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Suspicious letter with white powder sent to Speaker Mike Johnson’s church

By Mandy Donalds
February 22, 2024

A church in Louisiana connect to House Speaker Mike Johnson (R-LA), received a suspicious letter containing white powder, prompting an FBI investigation.

Cypress Baptist Church, where Johnson's wife has an office, was the recipient of a concerning package this week.

The church, located in Benton, Louisiana, is a place of significant importance to the Johnson family, who are active members of the congregation. Johnson's spouse, Kelly Johnson, serves as a pastoral counselor at the church, further deepening the family's ties to the religious community, as reported by the Daily Mail.

Immediate response by law enforcement and FBI

The incident was taken seriously from the moment it was discovered, with the FBI stepping in to conduct a thorough investigation.

Initial tests conducted on the white powder did not reveal any harmful substances.

However, the FBI has emphasized that further analysis is necessary to conclusively determine the nature of the powder. In light of the situation, the FBI has issued a reminder that sending hoax letters is considered a serious offense under the law.

The local authorities, including the state police hazmat unit, were quick to respond, evacuating the church's administrative office to ensure the safety of all present.

The involvement of multiple law enforcement agencies underscores the severity of the situation and the collective effort to resolve it swiftly.

Griffin Neal, a spokesperson for Johnson, said:

Speaker Johnson was made aware of a suspicious package sent to his home church in Louisiana.

The statement highlights the coordinated effort by various security and law enforcement agencies, including the U.S. Capitol Police, the FBI, Louisiana State Police, and the Bossier Parish Sheriff’s Office, in managing the incident.

Community and personal impact on the Johnson family

The Johnson family has a longstanding relationship with Cypress Baptist Church, contributing to the community through marriage retreats and Sunday school teachings.

Kelly Johnson's role as a pastoral counselor is complemented by her advocacy for faith-based values, including heterosexual marriage and pro-life stances. Before her involvement in pastoral counseling, she was an educator at Providence Classical Academy, an evangelical institution.

The incident has undoubtedly cast a shadow over the church and the Johnson family, who are prominent figures in their community. The FBI's involvement indicates the seriousness with which this incident is being treated, reflecting the potential threat such actions pose to public safety and security.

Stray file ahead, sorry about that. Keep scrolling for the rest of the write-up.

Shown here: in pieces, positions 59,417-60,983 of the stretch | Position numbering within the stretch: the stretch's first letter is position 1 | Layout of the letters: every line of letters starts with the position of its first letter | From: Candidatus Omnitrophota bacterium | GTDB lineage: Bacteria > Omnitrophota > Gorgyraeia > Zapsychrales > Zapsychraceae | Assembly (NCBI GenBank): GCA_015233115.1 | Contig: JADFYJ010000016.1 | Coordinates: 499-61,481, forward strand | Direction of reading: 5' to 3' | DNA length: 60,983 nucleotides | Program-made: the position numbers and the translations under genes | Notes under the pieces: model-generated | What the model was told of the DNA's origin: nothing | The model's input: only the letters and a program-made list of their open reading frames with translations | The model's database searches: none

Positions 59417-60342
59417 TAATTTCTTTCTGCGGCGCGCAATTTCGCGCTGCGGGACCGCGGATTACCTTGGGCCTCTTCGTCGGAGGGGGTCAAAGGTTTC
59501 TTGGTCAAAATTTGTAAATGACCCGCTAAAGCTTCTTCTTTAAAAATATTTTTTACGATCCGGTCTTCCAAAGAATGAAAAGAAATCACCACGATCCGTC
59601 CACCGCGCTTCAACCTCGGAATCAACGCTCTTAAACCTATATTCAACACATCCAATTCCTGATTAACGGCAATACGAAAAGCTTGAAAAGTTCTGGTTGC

A spokesperson for the FBI's New Orleans office confirmed the ongoing investigation into the letter, which was sent to an address associated with the church on Palmetto Road.

The comprehensive approach to the investigation, involving federal, state, and local authorities, aims to ensure a thorough examination of the facts and circumstances surrounding the incident.

Call to the public for assistance

In light of the ongoing investigation, authorities are reaching out to the public for any information that may assist in resolving the case.

The collective efforts of the FBI, the U.S. Postal Inspection Service, and local law enforcement reflect a unified front in addressing and mitigating threats to public safety.

The emphasis on the seriousness of sending hoax letters by the FBI serves as a deterrent to potential perpetrators, highlighting the legal consequences of such actions.

The community's response and the proactive measures taken by law enforcement agencies demonstrate a commitment to maintaining safety and security.

The incident at Cypress Baptist Church serves as a stark reminder of the challenges and threats faced by public figures and their associated communities. It underscores the importance of vigilance and the need for a comprehensive response to potential threats.


  • A suspicious letter with white powder was sent to Cypress Baptist Church in Benton, Louisiana, where Speaker Mike Johnson's wife works.
  • The FBI is conducting an investigation, with initial tests on the powder showing no harmful substances.
  • Law enforcement agencies, including the state police hazmat unit, responded promptly, evacuating the church's administrative office.
  • Speaker Johnson and his family are active members of the church, contributing to the community through various initiatives.
  • The FBI and other authorities are calling on the public for any information that could aid the investigation.
  • Sending hoax letters is considered a serious crime, with authorities emphasizing the legal implications of such actions.